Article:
Based on statistics, dog bites occur at a high rate in different countries all over the world. A certain percentage of these bites came from small dogs that tend to scare easily and become defensive. Taking care of a dog bite is a task that can be done at home with basic first aid, but the serious dog bites would always require professional medical care. The treatment for small dog bites is still the same for bites caused by large dogs which only differ based on the severity of the wound.
First aid for small dog bites
In case a minor dog bite was sustained and there is no gaping wound or profuse bleeding, the wound can be treated with basic first aid measures. By enrolling in a first aid class, you will learn how to handle different types of wounds.
Always remember that the wound must be thoroughly cleaned by washing it with water and soap. With a clean cloth or towel, apply pressure on the wound to reduce or stop the bleeding. Once the bleeding has been controlled, apply an antibiotic cream or ointment on the wound to hasten the healing process as well as prevent infection and then cover using a sterile bandage. It is important to change the bandage regularly to keep the wound protected and clean.
When stitches are needed
If the small dog bite gapes open, it would require assessment by a doctor and then the application of stitches in order to close the opening as well as prevent excessive scarring and infection from setting in. In most cases, the wound can be left open to promote faster healing if possible.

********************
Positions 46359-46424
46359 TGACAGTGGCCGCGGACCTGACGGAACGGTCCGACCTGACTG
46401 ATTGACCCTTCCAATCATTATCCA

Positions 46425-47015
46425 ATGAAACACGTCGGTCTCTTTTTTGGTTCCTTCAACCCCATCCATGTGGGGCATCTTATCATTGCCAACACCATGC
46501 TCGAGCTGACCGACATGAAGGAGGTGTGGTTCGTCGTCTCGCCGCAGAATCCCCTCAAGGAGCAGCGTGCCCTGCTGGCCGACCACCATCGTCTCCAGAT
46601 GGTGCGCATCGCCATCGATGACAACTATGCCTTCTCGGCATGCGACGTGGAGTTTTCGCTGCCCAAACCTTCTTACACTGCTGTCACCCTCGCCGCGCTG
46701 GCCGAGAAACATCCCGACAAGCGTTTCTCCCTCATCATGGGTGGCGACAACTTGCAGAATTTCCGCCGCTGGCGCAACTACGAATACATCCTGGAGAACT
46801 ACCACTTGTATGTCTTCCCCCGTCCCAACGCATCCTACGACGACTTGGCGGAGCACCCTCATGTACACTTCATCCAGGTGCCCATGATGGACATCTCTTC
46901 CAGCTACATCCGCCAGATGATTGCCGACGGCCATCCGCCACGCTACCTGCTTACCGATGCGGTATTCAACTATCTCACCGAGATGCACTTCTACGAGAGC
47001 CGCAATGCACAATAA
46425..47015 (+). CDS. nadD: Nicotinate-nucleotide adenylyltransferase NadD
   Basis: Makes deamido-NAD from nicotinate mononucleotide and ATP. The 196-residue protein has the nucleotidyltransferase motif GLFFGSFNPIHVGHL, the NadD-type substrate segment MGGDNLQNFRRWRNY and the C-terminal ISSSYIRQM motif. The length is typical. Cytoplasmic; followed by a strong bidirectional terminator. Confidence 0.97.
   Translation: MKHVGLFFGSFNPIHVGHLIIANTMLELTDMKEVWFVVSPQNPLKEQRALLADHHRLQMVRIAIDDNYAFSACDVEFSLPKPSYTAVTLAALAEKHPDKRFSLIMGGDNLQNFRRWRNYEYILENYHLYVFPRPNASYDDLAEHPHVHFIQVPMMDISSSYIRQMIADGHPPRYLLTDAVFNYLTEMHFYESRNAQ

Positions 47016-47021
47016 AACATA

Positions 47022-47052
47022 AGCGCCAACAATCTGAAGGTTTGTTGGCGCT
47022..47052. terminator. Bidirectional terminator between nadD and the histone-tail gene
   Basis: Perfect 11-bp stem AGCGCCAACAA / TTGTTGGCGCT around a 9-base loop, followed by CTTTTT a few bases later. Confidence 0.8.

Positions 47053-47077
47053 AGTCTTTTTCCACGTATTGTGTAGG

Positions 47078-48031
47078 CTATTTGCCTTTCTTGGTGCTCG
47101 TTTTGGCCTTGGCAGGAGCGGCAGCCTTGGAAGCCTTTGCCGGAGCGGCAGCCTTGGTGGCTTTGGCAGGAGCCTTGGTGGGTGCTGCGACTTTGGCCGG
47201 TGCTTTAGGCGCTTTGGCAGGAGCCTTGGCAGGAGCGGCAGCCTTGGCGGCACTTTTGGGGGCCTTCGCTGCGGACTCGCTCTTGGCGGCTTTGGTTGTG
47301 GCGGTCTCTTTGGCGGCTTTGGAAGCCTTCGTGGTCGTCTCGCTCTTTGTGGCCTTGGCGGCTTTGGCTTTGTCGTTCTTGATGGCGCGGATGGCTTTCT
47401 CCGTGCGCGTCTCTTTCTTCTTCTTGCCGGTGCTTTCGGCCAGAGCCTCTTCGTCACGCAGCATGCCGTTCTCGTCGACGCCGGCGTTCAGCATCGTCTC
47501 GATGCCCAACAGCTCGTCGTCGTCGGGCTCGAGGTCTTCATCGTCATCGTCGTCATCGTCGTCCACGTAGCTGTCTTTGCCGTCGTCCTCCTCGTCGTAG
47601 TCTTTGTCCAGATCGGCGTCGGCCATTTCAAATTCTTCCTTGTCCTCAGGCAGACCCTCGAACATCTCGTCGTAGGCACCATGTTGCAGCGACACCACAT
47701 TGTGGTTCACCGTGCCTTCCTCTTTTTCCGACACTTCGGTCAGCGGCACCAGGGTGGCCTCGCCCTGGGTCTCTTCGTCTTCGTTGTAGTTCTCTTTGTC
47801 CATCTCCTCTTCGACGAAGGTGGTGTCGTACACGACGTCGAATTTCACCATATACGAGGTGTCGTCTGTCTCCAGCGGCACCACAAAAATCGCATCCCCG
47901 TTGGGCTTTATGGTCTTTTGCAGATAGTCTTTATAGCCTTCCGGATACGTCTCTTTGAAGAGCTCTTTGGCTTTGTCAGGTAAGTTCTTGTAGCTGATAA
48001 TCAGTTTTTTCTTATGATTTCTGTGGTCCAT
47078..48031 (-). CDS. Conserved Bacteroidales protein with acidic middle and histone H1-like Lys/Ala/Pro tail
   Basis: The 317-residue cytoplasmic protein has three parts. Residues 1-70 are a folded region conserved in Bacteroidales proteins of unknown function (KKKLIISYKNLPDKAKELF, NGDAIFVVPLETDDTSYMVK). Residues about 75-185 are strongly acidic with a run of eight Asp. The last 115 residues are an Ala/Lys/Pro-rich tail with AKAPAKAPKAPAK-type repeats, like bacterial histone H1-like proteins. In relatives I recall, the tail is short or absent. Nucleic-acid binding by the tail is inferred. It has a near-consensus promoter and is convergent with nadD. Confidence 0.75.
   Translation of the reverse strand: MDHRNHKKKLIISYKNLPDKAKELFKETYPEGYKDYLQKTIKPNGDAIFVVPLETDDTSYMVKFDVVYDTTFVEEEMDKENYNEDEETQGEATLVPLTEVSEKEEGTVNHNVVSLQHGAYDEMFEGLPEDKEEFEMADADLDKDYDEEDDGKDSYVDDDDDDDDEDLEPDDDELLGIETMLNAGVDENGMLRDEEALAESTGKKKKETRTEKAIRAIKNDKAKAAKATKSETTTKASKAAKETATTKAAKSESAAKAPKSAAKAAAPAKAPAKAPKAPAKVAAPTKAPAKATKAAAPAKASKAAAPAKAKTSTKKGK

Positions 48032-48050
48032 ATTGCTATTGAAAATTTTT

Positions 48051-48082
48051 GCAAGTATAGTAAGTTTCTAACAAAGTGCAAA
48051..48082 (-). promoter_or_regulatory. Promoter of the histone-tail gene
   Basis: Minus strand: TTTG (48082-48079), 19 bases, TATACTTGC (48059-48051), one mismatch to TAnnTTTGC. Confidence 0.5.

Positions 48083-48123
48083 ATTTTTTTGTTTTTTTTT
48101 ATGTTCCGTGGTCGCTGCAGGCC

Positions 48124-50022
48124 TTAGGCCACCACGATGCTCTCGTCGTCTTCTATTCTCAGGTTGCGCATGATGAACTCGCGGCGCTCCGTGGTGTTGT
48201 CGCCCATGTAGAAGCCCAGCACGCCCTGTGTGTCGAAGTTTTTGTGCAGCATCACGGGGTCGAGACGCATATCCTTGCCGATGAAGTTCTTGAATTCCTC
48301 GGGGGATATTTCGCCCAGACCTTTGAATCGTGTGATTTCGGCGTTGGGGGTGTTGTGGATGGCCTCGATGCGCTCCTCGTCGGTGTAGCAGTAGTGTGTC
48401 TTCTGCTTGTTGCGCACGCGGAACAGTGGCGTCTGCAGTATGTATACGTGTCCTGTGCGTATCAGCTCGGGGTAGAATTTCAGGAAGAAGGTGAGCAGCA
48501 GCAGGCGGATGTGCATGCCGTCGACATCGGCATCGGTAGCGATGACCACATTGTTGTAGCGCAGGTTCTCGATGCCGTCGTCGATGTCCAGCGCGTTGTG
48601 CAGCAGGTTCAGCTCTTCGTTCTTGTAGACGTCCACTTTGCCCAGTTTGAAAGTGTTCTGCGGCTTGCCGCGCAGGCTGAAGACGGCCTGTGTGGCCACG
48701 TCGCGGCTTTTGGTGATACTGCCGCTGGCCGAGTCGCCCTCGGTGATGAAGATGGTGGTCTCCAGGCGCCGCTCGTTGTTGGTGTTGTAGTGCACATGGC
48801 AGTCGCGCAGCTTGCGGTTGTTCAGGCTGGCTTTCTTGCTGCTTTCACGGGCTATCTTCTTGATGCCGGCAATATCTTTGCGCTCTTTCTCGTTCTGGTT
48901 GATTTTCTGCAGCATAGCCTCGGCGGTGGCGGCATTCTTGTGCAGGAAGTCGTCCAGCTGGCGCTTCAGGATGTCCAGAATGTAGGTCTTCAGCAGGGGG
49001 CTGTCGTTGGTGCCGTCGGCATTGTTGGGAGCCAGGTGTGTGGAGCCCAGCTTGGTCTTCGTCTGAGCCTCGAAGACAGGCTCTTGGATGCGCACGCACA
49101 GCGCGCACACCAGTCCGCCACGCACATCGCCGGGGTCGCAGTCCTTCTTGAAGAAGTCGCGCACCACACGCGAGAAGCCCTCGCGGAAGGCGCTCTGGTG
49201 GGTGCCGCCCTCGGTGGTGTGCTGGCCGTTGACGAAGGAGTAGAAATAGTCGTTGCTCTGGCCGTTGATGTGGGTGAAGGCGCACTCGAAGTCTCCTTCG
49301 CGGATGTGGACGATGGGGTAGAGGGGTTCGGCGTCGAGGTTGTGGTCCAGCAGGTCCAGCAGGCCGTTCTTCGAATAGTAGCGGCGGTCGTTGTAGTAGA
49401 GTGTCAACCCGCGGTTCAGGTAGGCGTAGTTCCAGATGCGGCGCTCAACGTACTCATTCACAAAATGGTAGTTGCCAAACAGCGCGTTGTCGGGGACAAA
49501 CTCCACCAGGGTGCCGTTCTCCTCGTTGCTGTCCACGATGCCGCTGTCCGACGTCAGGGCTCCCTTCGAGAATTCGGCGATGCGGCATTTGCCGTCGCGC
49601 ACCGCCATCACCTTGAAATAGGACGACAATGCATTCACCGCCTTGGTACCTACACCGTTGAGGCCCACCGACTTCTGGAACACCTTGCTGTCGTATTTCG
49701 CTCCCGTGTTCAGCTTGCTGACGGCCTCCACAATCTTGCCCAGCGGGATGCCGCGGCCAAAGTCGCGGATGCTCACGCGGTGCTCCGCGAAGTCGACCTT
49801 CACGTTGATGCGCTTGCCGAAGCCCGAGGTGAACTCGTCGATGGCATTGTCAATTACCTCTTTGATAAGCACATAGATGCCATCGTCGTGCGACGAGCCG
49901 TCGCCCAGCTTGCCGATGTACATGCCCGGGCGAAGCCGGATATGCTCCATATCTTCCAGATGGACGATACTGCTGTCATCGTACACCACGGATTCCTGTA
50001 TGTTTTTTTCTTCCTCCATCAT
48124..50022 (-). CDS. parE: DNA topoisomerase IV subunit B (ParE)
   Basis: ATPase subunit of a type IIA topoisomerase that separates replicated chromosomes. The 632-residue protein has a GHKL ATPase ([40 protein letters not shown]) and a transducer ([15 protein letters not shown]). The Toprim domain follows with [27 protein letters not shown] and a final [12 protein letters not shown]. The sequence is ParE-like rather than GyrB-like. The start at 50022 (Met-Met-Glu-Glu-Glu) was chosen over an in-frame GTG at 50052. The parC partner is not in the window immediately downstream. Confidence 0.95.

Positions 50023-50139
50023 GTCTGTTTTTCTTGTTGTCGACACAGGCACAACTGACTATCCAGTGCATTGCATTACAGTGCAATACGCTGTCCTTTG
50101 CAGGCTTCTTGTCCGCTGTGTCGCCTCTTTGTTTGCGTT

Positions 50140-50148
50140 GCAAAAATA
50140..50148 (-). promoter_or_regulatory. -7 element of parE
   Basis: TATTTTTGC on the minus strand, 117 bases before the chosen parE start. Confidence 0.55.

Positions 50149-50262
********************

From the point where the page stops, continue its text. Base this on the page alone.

Administration of antibiotics
A dog bite that has signs of infection would require the administration of oral antibiotics in order to eliminate the infection while at the same time promote the healing process. If the infection is severe, it might be required for the individual to receive antibiotics that are given intravenously.
Once a doctor is consulted, the individual is asked when they last received a tetanus shot. If it has already passed more than five years since the last tetanus shot was given, the doctor might provide a tetanus shot. Always remember that tetanus is considered as a dangerous infection that can lead to breathing problems and muscle spasms.
In some cases, it is doubtful that a small dog bite can cause tetanus, but getting a tetanus shot will guarantee the individual that he/she is not at risk for acquiring the condition.
Rabies safety precaution
Rabies can be easily passed to humans by the saliva of an infected animal and it can be deadly. When a dog bites, most individuals will not need rabies shot unless the dog appears unhealthy. If the individual knows the owner of the dog that bit him/her, the vaccination records must be checked as a precaution. For a small dog bite from a stray, it is best to get in touch with animal control to locate the animal and the doctor will recommend a series of rabies shots.